Processes tend to live in our heads and passing along the information to others that need to understand it, usually looks something like this…
“Hey Llyod, how do we handle x, y, and z? I heard you’re the expert…”, “Harry, you know this is how I handle x, y, and z.”
We tend to keep the info in our minds as if we hold the key to some secretive information. But, taking some time to evaluate, articulate, visualize, and document your processes, gives the processes life outside of your head. Once these processes are clearly defined outside of your mind, now you can clearly pass off information faster and give better insight to those who will need to refer to your processes, making it more effecient. That is why you should be mapping your processes.
Before we get into the details, we need to understand that processes are not functions. This is important because these two terms get mixed up.
Individual building block
Blueprint that either shows how the individual blocks work together OR Series of activities that use individual blocks
The first place to start is to identify a top process you believe affects your business as a whole. If this is the first time you have ever done this, it can be pretty eye opening of how many are not documented and just living inside your head.
These processes can be big or small, cross functional or team specific. The best place to start are with ones that affect your business as a whole. Here are some examples:
- Making a Latte
- Sales and Estimation
- Quality Assurance
- Developing People
Start with one and once you understand how it works, continue with as many processes that you would like to document.
The Building Blocks
Time to get into the details and you can utilize this worksheet. This is just to get your brain moving, so once we get to the mapping section, some of these things might change while you are working through the process.
1. Identify the Process: Place the name at the top of the sheet. It might seem redundant, but we are building the components. The name should never be listed in the process. If it is, that means it’s an action not a process.
2. Identify the Who: List the functions, departments and/or programs that will be involved in the process. Don’t list specific names. For example, if Riley is in charge of taking money at the register, list the function “Cashier”. If it is a department, list the department name. If it is software, list the function of it, not the specific. People and softwares may change, but the function is less likely to change in the long term.
3. Identify the Key Actions: A process is made up of a series of actions that result in a particular start and outcome. An action is an activity (noun or verb) or decision that needs to happen to move things along. These actions are performed by those identified on the "Who List” you created in Step 2.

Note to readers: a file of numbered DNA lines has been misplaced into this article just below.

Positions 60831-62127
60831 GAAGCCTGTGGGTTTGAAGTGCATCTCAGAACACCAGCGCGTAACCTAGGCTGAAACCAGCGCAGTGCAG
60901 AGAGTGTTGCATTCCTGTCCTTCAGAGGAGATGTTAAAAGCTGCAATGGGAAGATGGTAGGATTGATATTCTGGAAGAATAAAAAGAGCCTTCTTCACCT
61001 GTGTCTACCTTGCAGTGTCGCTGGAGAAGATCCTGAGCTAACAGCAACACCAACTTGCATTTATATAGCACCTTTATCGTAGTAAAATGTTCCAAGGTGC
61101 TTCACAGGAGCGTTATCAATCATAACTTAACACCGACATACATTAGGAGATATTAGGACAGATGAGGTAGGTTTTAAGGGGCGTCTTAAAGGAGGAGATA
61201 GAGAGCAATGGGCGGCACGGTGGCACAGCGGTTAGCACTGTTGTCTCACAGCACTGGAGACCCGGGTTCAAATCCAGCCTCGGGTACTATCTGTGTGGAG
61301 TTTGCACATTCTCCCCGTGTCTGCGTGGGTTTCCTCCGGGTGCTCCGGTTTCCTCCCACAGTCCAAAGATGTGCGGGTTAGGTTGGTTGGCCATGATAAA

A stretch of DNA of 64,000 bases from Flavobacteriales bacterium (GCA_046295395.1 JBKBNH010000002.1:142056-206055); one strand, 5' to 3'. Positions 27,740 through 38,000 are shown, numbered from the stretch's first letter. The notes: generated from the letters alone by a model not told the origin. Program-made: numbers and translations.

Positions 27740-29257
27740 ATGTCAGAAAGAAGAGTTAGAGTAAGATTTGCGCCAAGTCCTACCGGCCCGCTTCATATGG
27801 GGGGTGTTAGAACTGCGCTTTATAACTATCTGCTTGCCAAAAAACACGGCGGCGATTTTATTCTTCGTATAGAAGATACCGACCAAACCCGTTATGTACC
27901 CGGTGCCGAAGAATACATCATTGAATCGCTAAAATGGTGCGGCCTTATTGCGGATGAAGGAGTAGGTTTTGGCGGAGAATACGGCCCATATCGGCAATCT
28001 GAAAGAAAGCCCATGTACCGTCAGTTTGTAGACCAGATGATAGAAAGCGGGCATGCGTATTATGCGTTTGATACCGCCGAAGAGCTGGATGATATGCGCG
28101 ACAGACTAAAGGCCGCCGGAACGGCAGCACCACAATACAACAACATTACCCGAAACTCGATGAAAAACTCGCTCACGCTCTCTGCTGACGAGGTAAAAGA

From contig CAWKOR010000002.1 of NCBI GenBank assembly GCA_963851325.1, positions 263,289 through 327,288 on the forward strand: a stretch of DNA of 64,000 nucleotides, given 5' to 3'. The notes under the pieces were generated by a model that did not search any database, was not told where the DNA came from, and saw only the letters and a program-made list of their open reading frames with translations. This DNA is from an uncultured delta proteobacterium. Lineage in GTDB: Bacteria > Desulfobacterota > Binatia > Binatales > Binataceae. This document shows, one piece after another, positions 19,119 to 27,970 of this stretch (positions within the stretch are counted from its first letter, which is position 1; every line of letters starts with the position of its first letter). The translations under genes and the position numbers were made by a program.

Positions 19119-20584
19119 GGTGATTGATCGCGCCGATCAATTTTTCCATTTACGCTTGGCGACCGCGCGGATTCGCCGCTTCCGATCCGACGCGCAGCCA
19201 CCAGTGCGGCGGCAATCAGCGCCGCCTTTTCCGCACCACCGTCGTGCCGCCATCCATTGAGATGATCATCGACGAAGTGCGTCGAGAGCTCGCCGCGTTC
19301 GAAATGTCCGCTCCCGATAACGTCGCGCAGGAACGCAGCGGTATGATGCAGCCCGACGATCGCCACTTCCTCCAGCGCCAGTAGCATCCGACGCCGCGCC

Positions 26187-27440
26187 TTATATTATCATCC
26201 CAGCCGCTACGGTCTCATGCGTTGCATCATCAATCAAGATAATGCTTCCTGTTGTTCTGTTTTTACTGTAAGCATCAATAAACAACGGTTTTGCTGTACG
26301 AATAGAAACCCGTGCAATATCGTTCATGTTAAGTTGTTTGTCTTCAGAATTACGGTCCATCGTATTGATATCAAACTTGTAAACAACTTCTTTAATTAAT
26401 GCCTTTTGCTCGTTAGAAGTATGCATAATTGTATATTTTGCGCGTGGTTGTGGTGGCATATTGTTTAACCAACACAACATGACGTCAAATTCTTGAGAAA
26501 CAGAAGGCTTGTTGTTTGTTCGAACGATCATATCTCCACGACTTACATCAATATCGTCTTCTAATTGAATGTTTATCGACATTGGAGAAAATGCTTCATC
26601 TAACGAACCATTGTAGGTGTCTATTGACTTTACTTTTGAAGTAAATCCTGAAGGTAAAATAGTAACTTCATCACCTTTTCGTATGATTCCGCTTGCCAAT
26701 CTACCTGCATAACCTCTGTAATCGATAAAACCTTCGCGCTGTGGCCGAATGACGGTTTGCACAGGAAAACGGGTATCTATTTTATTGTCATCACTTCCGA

4. Visual Vocabulary: A big reason for process mapping, is it gives us the ability to visualize the process in a way that isn’t just living in our minds. These are the visuals you want to use when going through the process. You can do this with shapes and/or color.
5. Gather Materials: 1. White Board, Large Post–It Pad, or Large Paper (taped to wall). 2. Post–It Notes: 1. Regular Size: Green, Red, Blue, Yellow 2. Small: Orange, Purple. 3. Visual Vocabulary 4. Dry Erase Markers 5. Great people who know the process.
Putting it Together
Once you have gone through the worksheet and gathered your materials, you are ready to start putting it all together. In this example, we are going to look at what it takes to make a latte.
1. Name your process. Simply write the name of the process at the top of your document.
1.Create Swim Lanes. Create horizontal lines to separate your actions. These are the lanes the person from your “Who List” is responsible for.
3. Add The Who. Put the who is going to be involved in the process, one per swim lane.
4. Add Actions. Put those actions in the swim lanes of those who are responsible. Remember, one action for one owner.
Great! You just finished your first process map.
These processes are living and breathing, which means they need to be revisited on a pretty consistent basis. We want to ensure they are continually efficient and documented properly.
Once you feel it’s your documented process is in good shape, share it with those who are involved and store it in a place that can be easily referred to.
Have questions about Process Mapping or have good stories of how this has affected your business in a positive way? Email me at email@example.com. I would love to hear from you!